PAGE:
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Summer?s over, but it?s not quite Christmas yet. The sleepy season in between is upon us and there?s no better way to welcome this colorful season than to listen to songs that celebrates autumn.

10 songs about fall.

Harvest Moon by Neil Young. While this might be more of a love song than a song about fall, the harvest moon happens during the autumn equinox. This song is very fitting of the autumn season.

October by U2. While this might not be one of their most popular songs, it definitely captures the essence of fall??October, and the trees are stripped bare.?

Autumn Almanac by The Kinks. This is one of the songs that is considered a classic of the 1960s. With its lyrics highlighting the great things about cold autumn days, it?s sure to get you in the mood to drink some tea and hide from the cool breeze.

Autumn Leaves by Nat King Cole. Originally a French song called ?The Dead Leaves,? Nat King Cole popularized this song with his rendition in the film ?Autumn Leaves.?

September Song by Frank Sinatra. This song was originally performed in the Broadway musical ?Knickerbocker Holiday,? but Frank Sinatra brought it mainstream in 1946. There are many different covers of this song. Let us know what your favorite performance is!

L?autunno by Antonio Vivaldi. Part of his concerto ?Four Season,? L?autunno (Autumn) is the third concerto in the song. The music of this concerto cannot help but remind you of the cool changing season.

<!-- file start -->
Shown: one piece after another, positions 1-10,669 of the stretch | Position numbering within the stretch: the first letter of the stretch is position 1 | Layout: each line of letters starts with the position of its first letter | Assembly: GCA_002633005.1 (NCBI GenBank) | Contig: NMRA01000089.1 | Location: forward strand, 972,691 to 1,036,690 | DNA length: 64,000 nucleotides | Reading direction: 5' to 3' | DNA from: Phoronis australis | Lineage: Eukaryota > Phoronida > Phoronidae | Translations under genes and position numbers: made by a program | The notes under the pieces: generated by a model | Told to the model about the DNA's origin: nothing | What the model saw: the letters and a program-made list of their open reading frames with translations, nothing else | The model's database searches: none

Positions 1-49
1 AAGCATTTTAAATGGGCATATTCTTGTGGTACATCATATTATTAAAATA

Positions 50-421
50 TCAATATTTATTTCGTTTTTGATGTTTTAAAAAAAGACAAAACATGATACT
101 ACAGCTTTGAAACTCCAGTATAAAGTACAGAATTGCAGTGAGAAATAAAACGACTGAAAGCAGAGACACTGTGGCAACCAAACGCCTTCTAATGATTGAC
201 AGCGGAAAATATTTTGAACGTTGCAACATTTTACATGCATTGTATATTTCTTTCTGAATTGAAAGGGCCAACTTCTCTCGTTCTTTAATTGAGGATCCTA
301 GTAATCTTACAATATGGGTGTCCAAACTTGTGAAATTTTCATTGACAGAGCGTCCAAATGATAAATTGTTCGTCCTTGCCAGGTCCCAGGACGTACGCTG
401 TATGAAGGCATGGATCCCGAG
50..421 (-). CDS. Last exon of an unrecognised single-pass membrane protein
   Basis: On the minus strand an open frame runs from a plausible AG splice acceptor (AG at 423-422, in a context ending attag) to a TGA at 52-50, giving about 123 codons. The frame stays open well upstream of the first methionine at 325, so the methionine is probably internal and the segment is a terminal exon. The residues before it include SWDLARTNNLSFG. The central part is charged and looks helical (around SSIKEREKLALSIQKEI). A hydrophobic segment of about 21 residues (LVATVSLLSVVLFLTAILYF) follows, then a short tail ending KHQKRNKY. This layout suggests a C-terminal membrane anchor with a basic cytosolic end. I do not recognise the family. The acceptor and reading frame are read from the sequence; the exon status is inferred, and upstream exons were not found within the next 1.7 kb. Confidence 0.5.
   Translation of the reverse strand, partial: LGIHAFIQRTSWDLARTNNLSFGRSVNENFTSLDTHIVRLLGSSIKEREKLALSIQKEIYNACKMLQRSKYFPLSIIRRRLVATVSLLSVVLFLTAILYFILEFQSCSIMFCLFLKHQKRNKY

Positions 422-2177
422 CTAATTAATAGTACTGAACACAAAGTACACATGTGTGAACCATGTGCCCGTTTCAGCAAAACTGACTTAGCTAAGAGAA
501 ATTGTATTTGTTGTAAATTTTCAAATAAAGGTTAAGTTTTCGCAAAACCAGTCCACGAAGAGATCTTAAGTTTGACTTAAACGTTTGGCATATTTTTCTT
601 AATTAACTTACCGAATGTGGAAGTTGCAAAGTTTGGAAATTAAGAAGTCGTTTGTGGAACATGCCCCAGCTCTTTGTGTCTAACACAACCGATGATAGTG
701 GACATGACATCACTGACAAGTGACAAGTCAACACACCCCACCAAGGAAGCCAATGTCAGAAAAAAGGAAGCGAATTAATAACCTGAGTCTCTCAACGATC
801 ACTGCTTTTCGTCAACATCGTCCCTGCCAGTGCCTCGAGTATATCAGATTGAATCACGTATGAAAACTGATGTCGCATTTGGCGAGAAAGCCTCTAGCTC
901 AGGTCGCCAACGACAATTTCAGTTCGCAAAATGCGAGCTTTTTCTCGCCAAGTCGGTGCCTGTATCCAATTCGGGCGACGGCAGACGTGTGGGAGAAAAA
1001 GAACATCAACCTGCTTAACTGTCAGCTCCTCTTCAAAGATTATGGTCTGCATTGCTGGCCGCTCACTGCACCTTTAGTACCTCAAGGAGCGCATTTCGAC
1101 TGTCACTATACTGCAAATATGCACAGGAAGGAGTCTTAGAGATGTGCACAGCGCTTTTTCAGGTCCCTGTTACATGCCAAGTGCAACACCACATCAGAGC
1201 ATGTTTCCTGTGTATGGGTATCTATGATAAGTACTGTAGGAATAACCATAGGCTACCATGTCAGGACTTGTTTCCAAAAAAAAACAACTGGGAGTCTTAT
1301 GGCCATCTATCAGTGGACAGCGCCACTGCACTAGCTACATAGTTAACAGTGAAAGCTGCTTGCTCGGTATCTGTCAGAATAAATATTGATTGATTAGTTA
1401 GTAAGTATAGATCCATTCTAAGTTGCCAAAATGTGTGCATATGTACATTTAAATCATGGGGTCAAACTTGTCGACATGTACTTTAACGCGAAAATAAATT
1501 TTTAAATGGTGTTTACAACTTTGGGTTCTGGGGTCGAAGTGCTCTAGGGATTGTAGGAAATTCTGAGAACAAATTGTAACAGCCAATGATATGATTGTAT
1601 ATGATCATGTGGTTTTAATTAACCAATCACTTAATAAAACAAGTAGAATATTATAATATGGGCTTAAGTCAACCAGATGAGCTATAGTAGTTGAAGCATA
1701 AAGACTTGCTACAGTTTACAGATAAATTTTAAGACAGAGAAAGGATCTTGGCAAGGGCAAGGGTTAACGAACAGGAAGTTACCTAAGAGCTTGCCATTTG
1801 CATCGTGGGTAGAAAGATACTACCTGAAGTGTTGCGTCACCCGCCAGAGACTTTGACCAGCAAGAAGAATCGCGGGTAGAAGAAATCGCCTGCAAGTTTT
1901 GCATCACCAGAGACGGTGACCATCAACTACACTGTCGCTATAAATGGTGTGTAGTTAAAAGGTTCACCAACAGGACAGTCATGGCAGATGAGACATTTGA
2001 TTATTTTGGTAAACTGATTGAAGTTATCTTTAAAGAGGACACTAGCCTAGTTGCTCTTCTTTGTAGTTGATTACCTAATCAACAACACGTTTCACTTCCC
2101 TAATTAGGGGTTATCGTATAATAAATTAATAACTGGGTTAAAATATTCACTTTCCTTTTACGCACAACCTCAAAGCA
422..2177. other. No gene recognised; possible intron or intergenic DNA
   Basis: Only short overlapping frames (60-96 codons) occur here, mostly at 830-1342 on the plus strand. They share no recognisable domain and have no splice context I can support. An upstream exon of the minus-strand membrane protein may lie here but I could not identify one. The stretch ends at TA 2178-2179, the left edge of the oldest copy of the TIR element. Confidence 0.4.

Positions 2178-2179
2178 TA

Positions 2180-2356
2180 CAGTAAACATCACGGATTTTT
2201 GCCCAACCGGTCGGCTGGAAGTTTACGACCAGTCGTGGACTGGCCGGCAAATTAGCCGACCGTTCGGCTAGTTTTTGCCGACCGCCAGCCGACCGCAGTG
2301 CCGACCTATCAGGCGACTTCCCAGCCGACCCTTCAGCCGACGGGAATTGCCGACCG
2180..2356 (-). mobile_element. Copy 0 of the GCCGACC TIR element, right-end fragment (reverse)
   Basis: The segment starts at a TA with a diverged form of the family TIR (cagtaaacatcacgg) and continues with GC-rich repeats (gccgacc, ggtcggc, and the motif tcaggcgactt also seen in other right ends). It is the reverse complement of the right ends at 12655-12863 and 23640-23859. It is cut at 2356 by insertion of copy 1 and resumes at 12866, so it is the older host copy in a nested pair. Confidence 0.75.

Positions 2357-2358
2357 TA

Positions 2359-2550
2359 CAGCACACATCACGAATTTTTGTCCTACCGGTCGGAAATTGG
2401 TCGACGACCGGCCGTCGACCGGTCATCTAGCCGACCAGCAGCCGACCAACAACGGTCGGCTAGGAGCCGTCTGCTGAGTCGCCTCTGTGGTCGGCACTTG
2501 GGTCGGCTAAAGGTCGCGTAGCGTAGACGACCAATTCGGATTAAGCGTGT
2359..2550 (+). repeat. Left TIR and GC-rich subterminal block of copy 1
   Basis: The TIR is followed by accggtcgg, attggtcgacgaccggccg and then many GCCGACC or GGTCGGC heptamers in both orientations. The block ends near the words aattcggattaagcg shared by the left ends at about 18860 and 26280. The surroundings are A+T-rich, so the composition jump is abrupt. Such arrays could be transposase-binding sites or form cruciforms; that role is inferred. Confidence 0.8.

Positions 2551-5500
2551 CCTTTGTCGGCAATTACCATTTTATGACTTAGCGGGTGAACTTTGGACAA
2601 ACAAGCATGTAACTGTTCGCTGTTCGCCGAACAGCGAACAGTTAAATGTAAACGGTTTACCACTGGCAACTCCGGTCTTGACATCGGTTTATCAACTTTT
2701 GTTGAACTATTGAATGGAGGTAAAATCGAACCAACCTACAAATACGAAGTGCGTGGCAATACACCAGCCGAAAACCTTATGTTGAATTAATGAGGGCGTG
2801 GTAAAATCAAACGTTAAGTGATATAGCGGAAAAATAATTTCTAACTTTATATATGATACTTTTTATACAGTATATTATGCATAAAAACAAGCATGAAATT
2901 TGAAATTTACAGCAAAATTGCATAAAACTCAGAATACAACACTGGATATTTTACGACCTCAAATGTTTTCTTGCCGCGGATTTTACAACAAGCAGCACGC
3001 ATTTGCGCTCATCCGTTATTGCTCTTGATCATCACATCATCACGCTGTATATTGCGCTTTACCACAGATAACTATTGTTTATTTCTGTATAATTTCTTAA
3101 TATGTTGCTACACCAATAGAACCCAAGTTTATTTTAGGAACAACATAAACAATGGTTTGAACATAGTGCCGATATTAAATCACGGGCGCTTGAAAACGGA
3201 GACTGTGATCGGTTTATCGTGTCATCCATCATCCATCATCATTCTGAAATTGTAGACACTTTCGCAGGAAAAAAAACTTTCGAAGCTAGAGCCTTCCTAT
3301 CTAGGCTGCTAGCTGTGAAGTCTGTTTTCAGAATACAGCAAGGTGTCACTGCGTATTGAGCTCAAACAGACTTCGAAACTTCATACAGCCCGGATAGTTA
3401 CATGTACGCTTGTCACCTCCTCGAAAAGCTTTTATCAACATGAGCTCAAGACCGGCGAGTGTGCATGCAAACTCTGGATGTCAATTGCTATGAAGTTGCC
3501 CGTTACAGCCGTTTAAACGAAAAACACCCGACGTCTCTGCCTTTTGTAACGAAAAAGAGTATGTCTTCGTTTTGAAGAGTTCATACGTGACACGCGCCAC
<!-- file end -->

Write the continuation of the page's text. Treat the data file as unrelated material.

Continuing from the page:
Forever Autumn by Moody Blues. Originally a jingle for a Lego commercial, this song achieved success with the rendition by Moody Blues in 1978.

Autumn in New York by Ella Fitzgerald and Louis Armstrong. This song has been recorded by a number of artists but one of my favorite versions is Ella and Louis.

September by Earth, Wind and Fire. This upbeat song will get you ready to go out and rake some leaves or spend a night on the town. With lyrics like ?never was a cloudy day,? the song uses the season to signify an autumn romance.

Wake Me Up When September Ends by Green Day. Not exactly an upbeat tune, but it certainly talks about fall. With summer coming to a close and realty setting in (work and school), autumn can be a dreary season.

Tell us what your favorite autumn songs are!

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10 Piano Tips for Beginners

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Learning to play piano is great endeavor.

It may be challenging and frustrating at times, but the benefits greatly out weight the difficulties! Most beginning piano students will be excited and nervous about beginning lessons because the piano is an intimidating instrument. With enough practice and piano lessons, anyone can learn to play piano!

Here are some tips for beginning piano players.

1. Set aside time to practice everyday. You don?t need to practice everyday, but it?s a good habit to get into. If you pick a time that you know you?ll have about 30 minutes free most days, try to practice at that same time everyday. Creating a routine is the best way to keep up with lessons.
2. Create a practice area. A practice area should be one free of distractions where you can let loose and practice uninterrupted.
3. Get rid of all distractions. When you are going to practice, don?t have the TV on in the background or your sibling watching you. Make sure your phone is off and distractions are at bay while you?re practicing. It?s easy to become distracted, especially for beginners, when practicing.
4. Ask your teacher to give you some homework or let you know what you should be practicing. Sometimes you might feel like you don?t know what to practice so you just wait until your next lesson. If you ask your teacher to write down some things for you to practice, you?ll be more apt to actually follow through.
5. Break down difficult pieces. Rather than looking at a piece of music and letting it scare you, break it down into smaller parts and work on it bit by bit.